Blog: Potato chips of the rainforest

One fewer species

On special days in the field we find a species that none of us have seen before. On very special days, we find a species that no one has described before. When this happens, the Barro Colorado Island (BCI) species count goes up by one. Today, the BCI species count went down by one.

Over the last few years, we have occasionally caught a species that we affectionately called “Itarissa-waxy-dimidiata” because it had characteristics that were reminiscent of other familiar species, but had an unusual wing shape and was clearly not any of these other species. Or at least that is what we thought.

Our collaborator Tony Robillard just sent us DNA sequences for this species and noted that the DNA of this species was a perfect match with the DNA of one of our familiar species. My first reaction was ‘how cool! two different species with indistinguishable DNA!’ My second reaction was to go check for calls of the two “species” to see if they sounded different. It seems that we’ve never recorded “Itarissa-waxy-dimidiata.” Hmm, that’s odd…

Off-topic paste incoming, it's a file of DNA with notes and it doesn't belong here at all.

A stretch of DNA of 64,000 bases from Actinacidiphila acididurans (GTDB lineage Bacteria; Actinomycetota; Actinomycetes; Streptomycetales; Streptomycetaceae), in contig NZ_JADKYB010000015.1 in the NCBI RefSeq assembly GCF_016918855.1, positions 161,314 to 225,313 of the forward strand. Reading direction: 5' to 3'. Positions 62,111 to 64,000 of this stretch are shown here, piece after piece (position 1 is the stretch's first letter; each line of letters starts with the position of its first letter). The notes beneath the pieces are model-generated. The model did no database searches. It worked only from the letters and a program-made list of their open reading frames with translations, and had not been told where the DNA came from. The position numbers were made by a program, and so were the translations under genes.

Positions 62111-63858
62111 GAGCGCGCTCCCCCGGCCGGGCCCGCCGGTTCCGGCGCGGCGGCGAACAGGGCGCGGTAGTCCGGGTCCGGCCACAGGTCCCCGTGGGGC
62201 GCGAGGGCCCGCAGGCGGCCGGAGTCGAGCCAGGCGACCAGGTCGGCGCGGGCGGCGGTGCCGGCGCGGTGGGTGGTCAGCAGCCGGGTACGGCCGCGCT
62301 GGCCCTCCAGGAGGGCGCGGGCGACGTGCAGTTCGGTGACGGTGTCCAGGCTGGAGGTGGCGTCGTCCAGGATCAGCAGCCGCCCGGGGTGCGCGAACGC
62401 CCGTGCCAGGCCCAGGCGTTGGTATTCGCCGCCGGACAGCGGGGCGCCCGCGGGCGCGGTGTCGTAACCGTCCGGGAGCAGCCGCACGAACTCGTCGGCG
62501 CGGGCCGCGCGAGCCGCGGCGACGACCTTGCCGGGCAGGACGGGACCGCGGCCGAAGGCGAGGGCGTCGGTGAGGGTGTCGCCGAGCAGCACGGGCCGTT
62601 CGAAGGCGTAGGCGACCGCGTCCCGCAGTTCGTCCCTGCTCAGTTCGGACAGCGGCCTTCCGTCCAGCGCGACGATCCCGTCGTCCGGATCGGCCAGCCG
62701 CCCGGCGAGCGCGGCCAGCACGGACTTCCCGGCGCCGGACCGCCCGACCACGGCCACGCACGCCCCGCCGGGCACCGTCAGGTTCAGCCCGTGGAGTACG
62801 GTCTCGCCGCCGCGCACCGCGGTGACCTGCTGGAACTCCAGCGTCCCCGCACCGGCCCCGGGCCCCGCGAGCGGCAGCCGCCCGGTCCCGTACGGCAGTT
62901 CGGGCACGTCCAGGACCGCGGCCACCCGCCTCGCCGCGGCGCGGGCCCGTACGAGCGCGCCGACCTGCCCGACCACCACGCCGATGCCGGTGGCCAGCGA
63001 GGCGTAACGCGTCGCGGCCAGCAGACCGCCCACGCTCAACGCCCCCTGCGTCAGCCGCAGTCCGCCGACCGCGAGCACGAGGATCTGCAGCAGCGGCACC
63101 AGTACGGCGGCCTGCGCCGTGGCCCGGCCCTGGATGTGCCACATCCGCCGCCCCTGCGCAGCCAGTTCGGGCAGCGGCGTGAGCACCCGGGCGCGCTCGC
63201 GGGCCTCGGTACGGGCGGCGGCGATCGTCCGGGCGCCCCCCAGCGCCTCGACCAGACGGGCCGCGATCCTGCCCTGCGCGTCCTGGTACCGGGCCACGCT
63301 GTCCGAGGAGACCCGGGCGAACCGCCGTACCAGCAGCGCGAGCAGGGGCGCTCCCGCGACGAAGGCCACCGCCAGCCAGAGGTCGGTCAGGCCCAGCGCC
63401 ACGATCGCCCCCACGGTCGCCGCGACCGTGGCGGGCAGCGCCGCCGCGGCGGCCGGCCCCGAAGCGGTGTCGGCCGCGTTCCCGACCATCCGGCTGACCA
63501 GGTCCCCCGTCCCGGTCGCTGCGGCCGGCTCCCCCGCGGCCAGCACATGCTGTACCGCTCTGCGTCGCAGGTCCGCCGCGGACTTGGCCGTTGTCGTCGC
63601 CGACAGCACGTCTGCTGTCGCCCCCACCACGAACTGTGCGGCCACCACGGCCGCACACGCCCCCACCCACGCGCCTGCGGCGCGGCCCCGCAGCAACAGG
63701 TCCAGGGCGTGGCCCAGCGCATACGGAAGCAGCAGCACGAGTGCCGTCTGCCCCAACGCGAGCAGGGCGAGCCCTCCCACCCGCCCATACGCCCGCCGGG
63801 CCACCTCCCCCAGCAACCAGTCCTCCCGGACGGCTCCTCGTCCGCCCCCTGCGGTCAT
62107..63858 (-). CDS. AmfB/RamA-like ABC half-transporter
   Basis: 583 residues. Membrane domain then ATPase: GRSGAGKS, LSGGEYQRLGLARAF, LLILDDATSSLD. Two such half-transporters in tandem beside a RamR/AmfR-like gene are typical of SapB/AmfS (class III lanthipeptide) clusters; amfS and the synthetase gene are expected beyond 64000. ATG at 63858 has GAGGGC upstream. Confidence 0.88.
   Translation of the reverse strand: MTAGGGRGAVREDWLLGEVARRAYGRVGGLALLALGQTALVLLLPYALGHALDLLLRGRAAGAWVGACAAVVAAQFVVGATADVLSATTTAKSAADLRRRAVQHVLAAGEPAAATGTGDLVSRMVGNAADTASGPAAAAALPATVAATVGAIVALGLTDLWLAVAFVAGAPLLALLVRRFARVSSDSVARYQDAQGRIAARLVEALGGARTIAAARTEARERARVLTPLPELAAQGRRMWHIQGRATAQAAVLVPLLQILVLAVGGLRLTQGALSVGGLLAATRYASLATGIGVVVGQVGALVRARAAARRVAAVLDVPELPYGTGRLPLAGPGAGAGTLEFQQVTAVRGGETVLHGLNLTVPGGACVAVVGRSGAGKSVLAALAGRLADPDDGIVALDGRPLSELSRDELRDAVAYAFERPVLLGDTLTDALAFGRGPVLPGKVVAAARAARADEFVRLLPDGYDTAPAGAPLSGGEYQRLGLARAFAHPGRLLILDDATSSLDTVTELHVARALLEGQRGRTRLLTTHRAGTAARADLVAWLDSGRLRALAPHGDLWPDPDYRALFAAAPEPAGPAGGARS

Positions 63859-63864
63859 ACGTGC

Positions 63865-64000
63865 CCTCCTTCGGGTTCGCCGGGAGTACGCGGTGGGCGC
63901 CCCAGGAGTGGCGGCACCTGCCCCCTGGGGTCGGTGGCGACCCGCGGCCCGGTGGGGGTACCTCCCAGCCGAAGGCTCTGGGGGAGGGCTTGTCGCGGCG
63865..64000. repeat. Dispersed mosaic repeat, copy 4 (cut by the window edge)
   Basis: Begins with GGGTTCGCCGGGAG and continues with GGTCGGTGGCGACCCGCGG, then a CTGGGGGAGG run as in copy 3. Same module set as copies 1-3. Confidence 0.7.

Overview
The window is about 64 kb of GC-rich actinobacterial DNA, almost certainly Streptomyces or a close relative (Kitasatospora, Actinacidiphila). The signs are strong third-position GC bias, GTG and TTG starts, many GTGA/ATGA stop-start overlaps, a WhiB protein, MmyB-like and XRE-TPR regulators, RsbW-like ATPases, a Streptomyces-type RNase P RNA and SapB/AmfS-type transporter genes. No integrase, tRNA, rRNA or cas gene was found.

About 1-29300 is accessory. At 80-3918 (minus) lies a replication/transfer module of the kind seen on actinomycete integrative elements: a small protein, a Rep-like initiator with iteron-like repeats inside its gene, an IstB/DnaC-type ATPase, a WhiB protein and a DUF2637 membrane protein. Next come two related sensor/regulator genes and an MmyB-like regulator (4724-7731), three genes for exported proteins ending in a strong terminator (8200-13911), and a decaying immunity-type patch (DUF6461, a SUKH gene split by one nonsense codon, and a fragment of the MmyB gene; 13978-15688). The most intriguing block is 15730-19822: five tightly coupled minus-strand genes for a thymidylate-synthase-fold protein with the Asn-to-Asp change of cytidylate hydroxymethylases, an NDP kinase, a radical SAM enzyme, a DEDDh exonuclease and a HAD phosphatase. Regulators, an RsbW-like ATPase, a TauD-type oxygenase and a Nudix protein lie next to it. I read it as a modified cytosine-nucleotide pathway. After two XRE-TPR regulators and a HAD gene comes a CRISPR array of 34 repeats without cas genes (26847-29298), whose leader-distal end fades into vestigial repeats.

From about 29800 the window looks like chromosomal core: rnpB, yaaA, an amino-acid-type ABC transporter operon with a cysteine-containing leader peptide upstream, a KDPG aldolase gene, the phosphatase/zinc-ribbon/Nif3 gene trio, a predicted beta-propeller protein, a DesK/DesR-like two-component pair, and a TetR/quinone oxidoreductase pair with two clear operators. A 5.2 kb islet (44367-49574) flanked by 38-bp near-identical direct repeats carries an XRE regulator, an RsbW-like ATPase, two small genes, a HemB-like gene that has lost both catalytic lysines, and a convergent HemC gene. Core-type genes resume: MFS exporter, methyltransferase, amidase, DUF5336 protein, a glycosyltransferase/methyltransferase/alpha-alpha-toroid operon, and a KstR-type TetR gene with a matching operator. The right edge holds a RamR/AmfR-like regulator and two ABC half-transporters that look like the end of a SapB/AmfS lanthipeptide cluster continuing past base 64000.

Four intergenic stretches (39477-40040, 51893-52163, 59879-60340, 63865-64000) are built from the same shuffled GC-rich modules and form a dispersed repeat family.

I checked the spreadsheet and realized that we have only caught females of “Itarissa-waxy-dimidiata.” I then checked, and we had only caught males of the other species. It seems that we have a species where males and females are pretty different in shape. Wow! That’s a shockingly variable katydid species…

The female (“Itarissa-waxy-dimidiata”)

The female (“Itarissa-waxy-dimidiata”)

And the male. Look how differently the wings are shaped!

And the male. Look how differently the wings are shaped!